• Performance path: There will always be building designs that do not fit neatly into the mold of one of the paths above because of the building owner’s requirements for a more efficient building design, the use of non-standard construction methods, the use of unusual or complex forms, or of restrictions in terms of either the envelope or mechanical and electrical systems being used. The energy codes allow for all of these conditions by offering the alternative of having a complete computer simulation done to calculate the total annual energy performance of the building. In this case, the building design must first be modeled using all of the prescriptive criteria in the code to establish a baseline, comparative performance. Then, a second model is done using all of the proposed differences in the design. Comparing the two needs to show that the proposed design produces the same or better annual energy performance as the prescriptive baseline. The details of what computer programs are acceptable, how to establish the baseline, which items must remain the same, etc. are all clearly spelled out in both the IECC and ASHRAE 90.1. These details are different in each, however, so the correct process needs to be followed, and should be discussed with the code-enforcement officer ahead of time to ensure that everyone is on the same page. Note too that energy models used for LEED submission requirements are defined somewhat differently and will not normally be acceptable for code compliance without some modification to the baseline scenario.

Thermal Bridging

While the IECC and ASHRAE 90.1 have addressed some forms of thermal bridging, not all types of thermal bridges are identified in the codes. Thermal bridges occur when building insulation is interrupted by another building component or material that has a higher rate of conductivity, thus reducing the overall effectiveness of the insulation. A common example is the use of metal stud assemblies that only contain insulation in the cavity space. Heat is transferred directly through the studs, creating a thermal bridge between the inside conditioned space and the outside of the building. As a means to overcome this heat transfer, the prescriptive code requirements call for the use of continuous insulation based on the concept that the continuous insulation will break this transmission path through the assembly. It should be noted that ASHRAE 90.1 is currently developing specific thermal bridging requirements for its future edition of the standard, which will begin to address many other types of thermal bridges.

The energy codes recognize metal buildings as one of several common construction methods. Therefore, in the prescriptive insulation requirements, they acknowledge the different insulation options that are possible (see Table 1). In all of these cases, the intent is to provide insulation that mitigates the thermal bridging effect. For metal buildings, this typically includes holding a layer of insulation outside of the primary and secondary structural members but inside of the metal roof or wall covering. The code does not dictate any particular insulation material, just the performance that needs to be demonstrated. However, to achieve this performance, most manufacturers use a thermal spacer block to isolate the outer siding from the interior framing. These blocks are field installed but function the same way that thermal breaks do in aluminum glazing systems. The size of the thermal spacer block is directly related to the depth of the insulation being used, so it is very important that the architect and designers coordinate these sizes to achieve the intended outcomes. It should be noted that thermal spacer blocks serve a dual function in that they also prevent the compressed insulation beneath from distorting the pan of the standing-seam roof panel. Without these rigid blocks, poor aesthetics and bad modularity of the panels would result.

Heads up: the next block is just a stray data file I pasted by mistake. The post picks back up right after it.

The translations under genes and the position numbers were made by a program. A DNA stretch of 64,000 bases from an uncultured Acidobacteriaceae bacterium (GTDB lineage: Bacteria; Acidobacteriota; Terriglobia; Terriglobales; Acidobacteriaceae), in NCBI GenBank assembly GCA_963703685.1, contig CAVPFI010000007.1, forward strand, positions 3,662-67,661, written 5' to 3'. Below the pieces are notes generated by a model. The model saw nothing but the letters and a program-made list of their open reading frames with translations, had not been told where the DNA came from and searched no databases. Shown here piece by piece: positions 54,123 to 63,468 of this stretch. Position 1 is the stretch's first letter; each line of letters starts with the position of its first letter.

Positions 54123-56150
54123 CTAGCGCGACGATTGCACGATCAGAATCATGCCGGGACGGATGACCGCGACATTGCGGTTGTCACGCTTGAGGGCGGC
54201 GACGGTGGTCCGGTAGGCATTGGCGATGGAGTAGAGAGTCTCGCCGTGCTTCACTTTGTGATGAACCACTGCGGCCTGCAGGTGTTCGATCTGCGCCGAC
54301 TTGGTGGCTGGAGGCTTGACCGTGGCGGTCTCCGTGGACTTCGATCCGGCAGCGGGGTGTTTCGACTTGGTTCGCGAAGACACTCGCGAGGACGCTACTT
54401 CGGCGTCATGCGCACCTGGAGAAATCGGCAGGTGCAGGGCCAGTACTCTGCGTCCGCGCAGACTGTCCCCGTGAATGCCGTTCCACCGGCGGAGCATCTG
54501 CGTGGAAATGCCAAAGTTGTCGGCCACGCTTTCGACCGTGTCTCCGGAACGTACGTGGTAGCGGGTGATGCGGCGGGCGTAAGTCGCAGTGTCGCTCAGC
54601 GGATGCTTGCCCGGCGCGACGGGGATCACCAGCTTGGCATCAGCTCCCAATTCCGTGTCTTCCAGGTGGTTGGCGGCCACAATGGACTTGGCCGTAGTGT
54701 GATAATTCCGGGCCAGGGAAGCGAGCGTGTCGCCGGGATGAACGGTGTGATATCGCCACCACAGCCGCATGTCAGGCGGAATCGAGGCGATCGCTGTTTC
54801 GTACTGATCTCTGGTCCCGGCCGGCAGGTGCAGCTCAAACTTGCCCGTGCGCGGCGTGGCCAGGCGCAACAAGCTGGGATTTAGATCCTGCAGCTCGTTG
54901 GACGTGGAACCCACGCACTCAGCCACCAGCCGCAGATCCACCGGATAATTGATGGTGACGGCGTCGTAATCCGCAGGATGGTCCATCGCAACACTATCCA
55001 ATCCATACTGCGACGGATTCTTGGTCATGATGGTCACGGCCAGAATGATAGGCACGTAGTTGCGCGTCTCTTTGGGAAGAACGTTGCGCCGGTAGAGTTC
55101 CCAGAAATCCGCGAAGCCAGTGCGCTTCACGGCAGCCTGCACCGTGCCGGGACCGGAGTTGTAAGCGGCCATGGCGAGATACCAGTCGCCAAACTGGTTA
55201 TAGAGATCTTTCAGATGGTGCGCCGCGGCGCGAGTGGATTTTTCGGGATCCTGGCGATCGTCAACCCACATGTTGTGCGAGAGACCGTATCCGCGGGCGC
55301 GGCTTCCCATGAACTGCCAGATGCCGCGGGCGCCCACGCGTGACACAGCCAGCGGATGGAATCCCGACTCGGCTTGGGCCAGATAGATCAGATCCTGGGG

The principles behind insulating a metal building and overcoming thermal bridging are the same as for any other building: isolate the conductive materials (i.e., steel) from the exterior using a layer of insulation or through different construction techniques. Architects or other design professionals who need to understand the common ways this is done in the metal building sector are advised to access publications available from the Metal Building Manufacturers Association (MBMA) at In particular, the MBMA publications titled “Energy Design Guide for Metal Building Systems” and “Energy Code Compliance: A Guide for Metal Building Contractors” provide more detailed information on these topics.

Metal building systems can address thermal bridging and air-infiltration requirements of the energy codes.


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Originally published in Architectural Record
Originally published in December 2020